The discard is always one card from the hand (never from a meld). All discards are placed in one pile beside the stock, and the discard pile must be kept squared up.

Once a player or one of the partners finishes the cards in their hand, they must pick-up one of the “Dead” piles of cards and continue the play as described above. The first player to finish their Dead pile finishes the game and scores an additional 100 points.

At the end of the hand, players must subtract the number of cards in their hands from the total value of the points scored.


A meld is valid if it contains at least two natural cards-aces down to fours-and not more one wild card.

A player may meld as many cards as they please, of one suit or different suits, forming new melds or adding cards to previous melds. All the melds of a partnership are placed in front of either partner. 

A player may add additional cards to a meld by their side, provided that the melds remain valid. He may not add cards to the opponents’ melds.


A meld comprising seven or more cards, is a canasta. In addition to the point values of the cards, a canasta earns a bonus of 200 for a natural or “pure” canasta (one that has no wild card), and 100 for a mixed canasta (one that has a wild card).

A completed canasta is squared up with a card on top to indicate a minimum of 7 cards. Additional cards may be added to a canasta to score their point values.


Every card has a fixed point value, as follows:
Each joker 50
Each deuce 20
Each ace 20
Each K, Q, J, 10, 9, 8 10
Each 7, 6 ,5, 4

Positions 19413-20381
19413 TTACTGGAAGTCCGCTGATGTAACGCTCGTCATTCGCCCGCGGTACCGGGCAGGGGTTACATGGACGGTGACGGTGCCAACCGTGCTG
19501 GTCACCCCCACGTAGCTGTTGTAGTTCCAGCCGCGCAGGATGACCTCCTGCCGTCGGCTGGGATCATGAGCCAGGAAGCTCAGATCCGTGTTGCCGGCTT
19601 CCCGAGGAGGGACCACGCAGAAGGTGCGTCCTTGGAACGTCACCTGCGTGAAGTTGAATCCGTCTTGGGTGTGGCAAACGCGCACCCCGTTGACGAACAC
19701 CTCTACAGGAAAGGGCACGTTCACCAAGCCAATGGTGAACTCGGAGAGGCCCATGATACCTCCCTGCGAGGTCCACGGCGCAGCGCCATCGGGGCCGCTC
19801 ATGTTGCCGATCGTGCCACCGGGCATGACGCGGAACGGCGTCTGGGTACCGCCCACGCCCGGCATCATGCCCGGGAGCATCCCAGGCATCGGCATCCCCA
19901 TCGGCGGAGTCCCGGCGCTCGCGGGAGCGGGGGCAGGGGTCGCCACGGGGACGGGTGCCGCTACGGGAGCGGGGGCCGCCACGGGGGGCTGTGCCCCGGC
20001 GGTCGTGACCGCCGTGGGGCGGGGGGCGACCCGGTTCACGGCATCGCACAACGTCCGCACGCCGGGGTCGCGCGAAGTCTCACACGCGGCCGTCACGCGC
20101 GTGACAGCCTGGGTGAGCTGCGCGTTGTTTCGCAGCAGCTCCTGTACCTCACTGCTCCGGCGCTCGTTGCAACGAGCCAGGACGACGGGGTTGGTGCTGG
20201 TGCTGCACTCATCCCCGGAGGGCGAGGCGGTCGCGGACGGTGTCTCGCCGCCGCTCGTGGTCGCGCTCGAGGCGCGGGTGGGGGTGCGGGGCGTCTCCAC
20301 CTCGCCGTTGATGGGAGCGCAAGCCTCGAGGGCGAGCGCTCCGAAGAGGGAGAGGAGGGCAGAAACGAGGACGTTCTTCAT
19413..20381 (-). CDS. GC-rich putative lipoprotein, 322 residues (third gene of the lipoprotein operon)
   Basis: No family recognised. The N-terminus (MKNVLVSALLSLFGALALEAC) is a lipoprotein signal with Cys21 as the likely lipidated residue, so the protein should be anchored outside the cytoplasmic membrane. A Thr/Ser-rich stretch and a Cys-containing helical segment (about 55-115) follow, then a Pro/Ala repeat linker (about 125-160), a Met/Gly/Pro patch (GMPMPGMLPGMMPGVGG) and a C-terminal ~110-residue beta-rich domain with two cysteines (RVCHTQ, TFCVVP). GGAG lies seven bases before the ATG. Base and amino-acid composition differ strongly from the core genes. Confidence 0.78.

A player may:

1) Call attention to the correct minimum count needed if their partner is making an initial meld.

2) Remind their partner to declare red threes or draw replacements.

3) Turn the sixth card of a meld crosswise to indicate that only one more card is needed to complete a canasta. When it is their turn to play, a player is entitled to be informed of a) the number of cards held by any player; and b) the number of cards remaining in the stock. If a player’s hand is reduced to one card, they may announce this fact.

4) In addition to the chronological melds (laid out horizontally on the table), players can make a vertical meld of a single card (ie: all 4’s, all 6’s, etc.). Seven of the same card in a vertical pile is also considered a Canasta, and one joker/deuce can be used to form or complete the canasta. A vertical meld of jokers is not allowed.


The hand ends if there are no more cards in the stock pile. Neither player/team can claim an additional 100 points for finishing. Instead, each player/team counts their melds, subtracts cards from their hand from the total, and adds/subtracts any black or red three’s in their possession. If a team/player did not pick up the Dead pile, they must also subtract 100 points from the total for that hand.

A partnership’s score for the hand is the values of all cards that were melded, minus the values of the cards left in both hands. In other words, the final score of a side for a deal is the net of its base and point scores. (It may be a negative sum).

The score should be recorded on a sheet of paper divided into two columns, one for each side. 

The side that first reaches a total of 3,000 wins a game. There is no bonus for winning a game; the margin of victory is the difference of the final totals.

Instructions modified from to reflect how the Israel family plays the game: